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Down the Line

November 3, 2009

How is it that when Angela Merkel signals that “we all know we have no time to lose” on climate change the polarity in our congress somehow becomes all the more apparent?

While the entire Democratic side gave those remarks a standing ovation, most Republicans — including key swing voters, such as Sen. Richard G. Lugar (Ind.) — remained in their seats. When Merkel added that curbing greenhouse gas emissions would spur growth in “innovative” jobs worldwide, the same partisan divide marked lawmakers’ reaction.

I can understand how there might be objections over the jobs question, as policy differences map roughly onto party differences. But on the question of the magnitude of the problem, why is there an equal political split there? Shouldn’t that cut across parties differently? Are we correct to infer that the differences aren’t about prioritization of policies, but rather about agreement on the climatic state of affairs? I find that very hard to believe.

I have no answers for my questions, except that if ever there was evidence of politicization in the climate change discussion, this is it.

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4 comments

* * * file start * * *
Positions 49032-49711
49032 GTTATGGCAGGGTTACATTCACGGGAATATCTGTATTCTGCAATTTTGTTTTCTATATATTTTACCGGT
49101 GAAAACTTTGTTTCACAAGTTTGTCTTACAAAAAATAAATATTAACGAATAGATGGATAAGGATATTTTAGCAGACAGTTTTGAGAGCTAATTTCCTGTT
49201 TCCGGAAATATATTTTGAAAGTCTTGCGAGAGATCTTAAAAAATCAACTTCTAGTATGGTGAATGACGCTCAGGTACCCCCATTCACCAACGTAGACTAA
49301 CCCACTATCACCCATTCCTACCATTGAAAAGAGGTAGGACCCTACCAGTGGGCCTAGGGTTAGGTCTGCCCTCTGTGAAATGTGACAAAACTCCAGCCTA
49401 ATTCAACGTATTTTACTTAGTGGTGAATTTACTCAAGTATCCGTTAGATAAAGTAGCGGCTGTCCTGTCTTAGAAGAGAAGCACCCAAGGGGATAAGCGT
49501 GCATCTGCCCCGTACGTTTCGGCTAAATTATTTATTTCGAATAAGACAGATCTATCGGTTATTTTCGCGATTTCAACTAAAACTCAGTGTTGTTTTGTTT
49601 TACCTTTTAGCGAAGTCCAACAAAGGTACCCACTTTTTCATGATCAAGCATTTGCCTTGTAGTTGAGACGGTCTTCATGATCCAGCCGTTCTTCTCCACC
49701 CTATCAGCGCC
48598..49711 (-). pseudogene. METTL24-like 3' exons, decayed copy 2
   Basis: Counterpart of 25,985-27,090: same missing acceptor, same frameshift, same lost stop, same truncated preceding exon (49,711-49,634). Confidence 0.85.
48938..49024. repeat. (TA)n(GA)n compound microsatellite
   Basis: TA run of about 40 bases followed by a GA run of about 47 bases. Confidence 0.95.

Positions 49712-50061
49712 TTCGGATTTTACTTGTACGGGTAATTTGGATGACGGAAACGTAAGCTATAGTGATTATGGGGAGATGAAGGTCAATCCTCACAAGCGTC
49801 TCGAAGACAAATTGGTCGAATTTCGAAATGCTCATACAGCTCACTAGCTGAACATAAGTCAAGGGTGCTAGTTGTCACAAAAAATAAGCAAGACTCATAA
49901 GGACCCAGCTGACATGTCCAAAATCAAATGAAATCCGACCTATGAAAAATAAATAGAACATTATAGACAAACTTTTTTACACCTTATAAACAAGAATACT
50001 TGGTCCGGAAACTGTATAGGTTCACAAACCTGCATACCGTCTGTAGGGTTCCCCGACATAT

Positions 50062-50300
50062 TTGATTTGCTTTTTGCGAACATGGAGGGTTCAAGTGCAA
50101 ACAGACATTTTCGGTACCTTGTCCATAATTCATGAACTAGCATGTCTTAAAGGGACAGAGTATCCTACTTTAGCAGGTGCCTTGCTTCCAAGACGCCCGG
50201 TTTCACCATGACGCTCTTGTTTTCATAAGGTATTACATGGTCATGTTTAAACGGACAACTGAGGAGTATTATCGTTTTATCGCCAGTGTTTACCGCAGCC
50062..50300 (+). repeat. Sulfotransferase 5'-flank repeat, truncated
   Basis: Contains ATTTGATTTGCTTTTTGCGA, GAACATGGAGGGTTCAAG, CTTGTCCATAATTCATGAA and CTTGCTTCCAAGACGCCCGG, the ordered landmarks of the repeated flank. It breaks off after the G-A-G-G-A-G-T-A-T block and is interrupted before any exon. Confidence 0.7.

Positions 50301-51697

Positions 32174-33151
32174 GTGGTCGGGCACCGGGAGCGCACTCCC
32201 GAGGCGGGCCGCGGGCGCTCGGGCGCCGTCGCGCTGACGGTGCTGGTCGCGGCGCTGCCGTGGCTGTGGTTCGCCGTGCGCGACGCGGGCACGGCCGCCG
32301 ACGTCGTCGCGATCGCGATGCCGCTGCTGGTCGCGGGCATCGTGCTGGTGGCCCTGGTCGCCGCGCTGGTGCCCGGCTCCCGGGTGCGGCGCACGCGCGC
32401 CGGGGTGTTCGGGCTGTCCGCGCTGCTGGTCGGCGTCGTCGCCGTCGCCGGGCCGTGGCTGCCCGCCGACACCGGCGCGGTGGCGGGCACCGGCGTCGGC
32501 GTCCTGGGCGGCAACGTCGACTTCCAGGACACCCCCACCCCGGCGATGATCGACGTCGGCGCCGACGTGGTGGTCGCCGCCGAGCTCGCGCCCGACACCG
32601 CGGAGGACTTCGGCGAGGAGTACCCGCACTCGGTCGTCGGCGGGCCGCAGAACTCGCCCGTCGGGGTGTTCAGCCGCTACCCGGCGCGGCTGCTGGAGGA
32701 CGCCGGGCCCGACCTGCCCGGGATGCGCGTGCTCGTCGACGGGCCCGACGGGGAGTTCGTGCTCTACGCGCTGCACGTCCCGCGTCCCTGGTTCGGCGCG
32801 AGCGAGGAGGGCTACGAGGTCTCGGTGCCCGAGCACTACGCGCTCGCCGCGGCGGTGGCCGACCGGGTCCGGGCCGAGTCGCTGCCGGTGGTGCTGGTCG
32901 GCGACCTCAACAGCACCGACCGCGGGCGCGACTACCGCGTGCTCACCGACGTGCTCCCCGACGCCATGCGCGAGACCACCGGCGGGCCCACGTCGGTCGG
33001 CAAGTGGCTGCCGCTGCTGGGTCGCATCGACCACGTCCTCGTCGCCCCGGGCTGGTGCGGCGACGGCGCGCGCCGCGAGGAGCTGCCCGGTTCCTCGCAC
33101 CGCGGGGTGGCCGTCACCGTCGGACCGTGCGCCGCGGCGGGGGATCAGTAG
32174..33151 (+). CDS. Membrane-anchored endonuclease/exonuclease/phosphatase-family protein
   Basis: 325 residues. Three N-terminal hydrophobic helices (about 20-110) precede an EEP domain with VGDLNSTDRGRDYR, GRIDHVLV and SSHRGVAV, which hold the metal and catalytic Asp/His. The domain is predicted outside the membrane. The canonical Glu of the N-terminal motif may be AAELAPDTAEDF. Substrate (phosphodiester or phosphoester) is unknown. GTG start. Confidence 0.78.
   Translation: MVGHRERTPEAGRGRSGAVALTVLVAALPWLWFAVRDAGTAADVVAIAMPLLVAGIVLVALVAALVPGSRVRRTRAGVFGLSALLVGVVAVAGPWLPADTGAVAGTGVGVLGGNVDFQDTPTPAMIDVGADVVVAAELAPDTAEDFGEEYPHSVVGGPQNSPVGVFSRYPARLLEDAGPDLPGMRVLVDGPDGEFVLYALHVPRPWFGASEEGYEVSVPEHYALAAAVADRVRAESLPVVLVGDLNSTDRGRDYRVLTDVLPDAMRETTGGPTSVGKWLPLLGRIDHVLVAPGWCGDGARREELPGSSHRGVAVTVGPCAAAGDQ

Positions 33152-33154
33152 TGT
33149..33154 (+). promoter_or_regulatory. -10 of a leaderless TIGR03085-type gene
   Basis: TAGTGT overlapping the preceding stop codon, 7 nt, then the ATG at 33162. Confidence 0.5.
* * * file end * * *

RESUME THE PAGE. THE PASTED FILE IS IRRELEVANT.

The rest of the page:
1. Merkel was a physicist, not someone in policy studies.


    • No follow.


      • Her orientation is to let the policy emerge from the facts.


  2. I think the key here is to look at the political viewpoint of the parties. The Democrats tend to be left of center, how far left can be argued, and the Republicans tend to be right of center. This would imply the Democrats view governmentas the solution, imposing a “government” solution on the problem. This would of course mean more taxes, more regulation, more control of people, and hence less freedom. Republicans, on the whole, tend to favor less of the “government” solution, but as to what degree is currently being determined within the party and at the polls.

    Generally, I think the Republican side of the isle looks at the science with a bit more skepticism than the Democrats, and so there is not a “concensus” on whether the perceived problem is actually a problem.

    If “climate change” or more accurately “global warming” is caused primarily by mans’ activities, and the consequences are lethal to the planet and civilization, and can be altered by returning society to the late 1800’s, then a solution exists. If, on the other hand, most of the warming in the past 150 years is natural, recovering from a cold period, and man has little or no ability to alter the climate, then any action would be futile. As such, there is a fundamental disagreement regarding the entire topic of global warming.

    I myself don’t doubt global warming has occurred, since there is substantial evidence of an ice age ending about 12,000 years ago, and many cold periods since then. We are clearly warmer than before, but I refuse to blame man for the majority of the warming. I contend the vast majority of warming is due to natural causes, and that man is incapable of making any significant impact on the climate, one way or the other.



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